The restoration of capitalism happened when these assholes were able to putsch their way to the top of the USSR. They succeeded because the bureaucracy, at that late stage of its degeneration, was a caste of helpless old men who hadn't really mixed with ordinary people for decades, preferring to award orders to each other and - as Honecker exemplifies in a tragic manner - steadfastly refusing to see all the problems that were appearing everywhere. Of course, at that stage, most of them still believed everything they did served the workers' state, but they were all terribly mistaken because there was close to no democratic influence on their policies at all. Starting with the rise of Stalin, Soviet society degenerated into a ridiculous caricature of democratic centralism, where the principles of accountability and the right of the collective to replace leaders at any time were all but annihilated, and the USSR never managed to recover from this. This situation allowed the rise of people like Gorbachev, who became excellent bureaucrats and terrible traitors to socialism. A bureaucracy brings forth such people until they restore capitalism and therefore all leaders have to be under the constant control of the masses at all times. This is not about "blaming the bureaucracy", i.e. petty fights about whether Brezhnev was a good person or not, it's about preventing a deadly cancer in socialist society that will inevitably lead to a terrible catastrophe.

And this is why a political revolution to restore workers' control had to be the top priority for any communist in the degenerated and deformed workers' states in Eastern Europe. This is the point of view that, I think, should be used to analyze the events. I think communists in the Prague Spring should have tried to use the movement to fight for workers' democracy. But the degeneration crushed even this possibility. That's of course better than an outright restoration of capitalism, but it's not good or progressive by any means. It's just a bit less reactionary, considering that this was a major step in securing the illegitimate power of the caste of helpless old men, which effectively just postponed the restoration for fifteen years.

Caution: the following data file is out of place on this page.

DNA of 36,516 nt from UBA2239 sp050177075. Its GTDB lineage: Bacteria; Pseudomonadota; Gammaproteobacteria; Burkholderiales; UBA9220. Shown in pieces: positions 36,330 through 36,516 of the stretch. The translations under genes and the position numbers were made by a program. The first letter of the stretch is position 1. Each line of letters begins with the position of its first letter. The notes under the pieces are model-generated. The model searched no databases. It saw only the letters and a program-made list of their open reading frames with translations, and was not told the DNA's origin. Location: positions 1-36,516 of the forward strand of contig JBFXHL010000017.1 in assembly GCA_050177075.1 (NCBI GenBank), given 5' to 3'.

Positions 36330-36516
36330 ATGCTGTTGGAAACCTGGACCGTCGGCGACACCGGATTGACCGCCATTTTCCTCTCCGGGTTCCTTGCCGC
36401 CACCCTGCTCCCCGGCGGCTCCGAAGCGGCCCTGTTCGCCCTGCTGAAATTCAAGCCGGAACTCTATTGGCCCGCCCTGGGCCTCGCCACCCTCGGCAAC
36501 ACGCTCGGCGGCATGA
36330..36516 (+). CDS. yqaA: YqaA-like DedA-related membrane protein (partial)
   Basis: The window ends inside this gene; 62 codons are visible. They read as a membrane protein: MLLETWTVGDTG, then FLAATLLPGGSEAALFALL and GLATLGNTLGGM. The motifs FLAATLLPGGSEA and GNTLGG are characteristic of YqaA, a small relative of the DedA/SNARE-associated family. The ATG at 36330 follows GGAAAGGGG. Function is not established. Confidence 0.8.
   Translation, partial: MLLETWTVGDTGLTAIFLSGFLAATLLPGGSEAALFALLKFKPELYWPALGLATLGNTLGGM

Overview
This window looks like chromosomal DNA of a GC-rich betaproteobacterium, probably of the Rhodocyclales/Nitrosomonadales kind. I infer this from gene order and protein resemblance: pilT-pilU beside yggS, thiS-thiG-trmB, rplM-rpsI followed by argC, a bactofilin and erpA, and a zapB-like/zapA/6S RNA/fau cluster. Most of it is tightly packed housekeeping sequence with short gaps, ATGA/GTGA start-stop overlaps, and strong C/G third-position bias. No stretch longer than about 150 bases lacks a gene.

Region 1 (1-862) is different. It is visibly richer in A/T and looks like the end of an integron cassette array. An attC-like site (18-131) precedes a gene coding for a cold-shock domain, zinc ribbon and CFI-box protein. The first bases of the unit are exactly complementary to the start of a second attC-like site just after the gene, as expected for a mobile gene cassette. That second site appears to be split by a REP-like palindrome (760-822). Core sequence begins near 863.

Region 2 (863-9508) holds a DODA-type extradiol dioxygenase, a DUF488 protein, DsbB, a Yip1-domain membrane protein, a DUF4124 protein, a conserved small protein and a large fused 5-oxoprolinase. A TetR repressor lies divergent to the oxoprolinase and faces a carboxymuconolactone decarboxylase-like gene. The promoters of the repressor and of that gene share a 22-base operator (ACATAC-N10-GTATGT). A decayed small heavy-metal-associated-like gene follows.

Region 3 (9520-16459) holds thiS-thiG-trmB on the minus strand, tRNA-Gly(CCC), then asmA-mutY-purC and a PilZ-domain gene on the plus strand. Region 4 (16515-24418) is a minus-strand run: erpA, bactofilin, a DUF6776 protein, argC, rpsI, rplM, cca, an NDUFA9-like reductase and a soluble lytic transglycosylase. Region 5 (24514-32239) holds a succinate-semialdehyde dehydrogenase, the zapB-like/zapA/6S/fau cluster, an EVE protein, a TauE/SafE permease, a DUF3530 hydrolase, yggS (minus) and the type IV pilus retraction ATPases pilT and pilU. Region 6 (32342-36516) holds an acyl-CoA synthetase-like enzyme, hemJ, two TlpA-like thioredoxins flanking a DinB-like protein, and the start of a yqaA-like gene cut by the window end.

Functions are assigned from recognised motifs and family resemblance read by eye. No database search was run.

Quote:
One last point: for argumentative sake, let's say the left forces in the Czechoslovak political spring were the strongest among the competing interests that sprung up/would have formed had the movement existed longer and solidified itself. Does this mean an automatic victory for genuine worker-controlled socialism? Not really. Aside from internal actors, factors and influences, there are also the external, in this case those of Western capital and the imperialist states that served it. Given that the 68 explosion was as much tied up with anti-socialist feelings as it was to anti-bureaucracy (after all, socialism could be said to have been defined as the bureaucratic socialism that existed) what would have stopped Western interests from using subtle information warfare from taking the revolution to the next level -abandonment of the one party state, introduction of limited market reforms followed by more, socio-cultural reforms where freedom of expression is defined by a liberal 'anything goes' mentality?


You don't think the workers can protect their minds themselves? You're arguing against workers' democracy because there will be no one to censor information? I think that's a bit harsh. Workers who are in control of their state will use their state to fight for their collective interests, and they will not be persuaded by anyone to give up their power as the ruling class of their society. Only for workers who are not in control of their state does the issue of information warfare even arise. People in the GDR, for example, quite openly refused the dictatorship of the bureaucracy because they preferred the dictatorship of capital. That was a result of information warfare for sure, but do you think they would have thrown away their state like that if they controlled it, if they were immersed in its leadership? The GDR was a deformed workers' state with a most acute information warfare problem, but if it had been a workers' democracy, the majority of workers would have regarded the struggle against imperialism as their own struggle (like communists), for which they would gladly give up bananas. But because it was a deformed workers' state, the workers regarded the struggle against imperialism as a struggle between two kinds of masters. One of the masters offered them bananas, so they chose him.

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Gorbachev tried to peacefully convert the USSR into a social democracy, and at each blundering step his reformers were pushed further and further by liberals until the country was bankrupt, humiliated, and ripe for a harsh strain of pure economic and social liberalism to take over.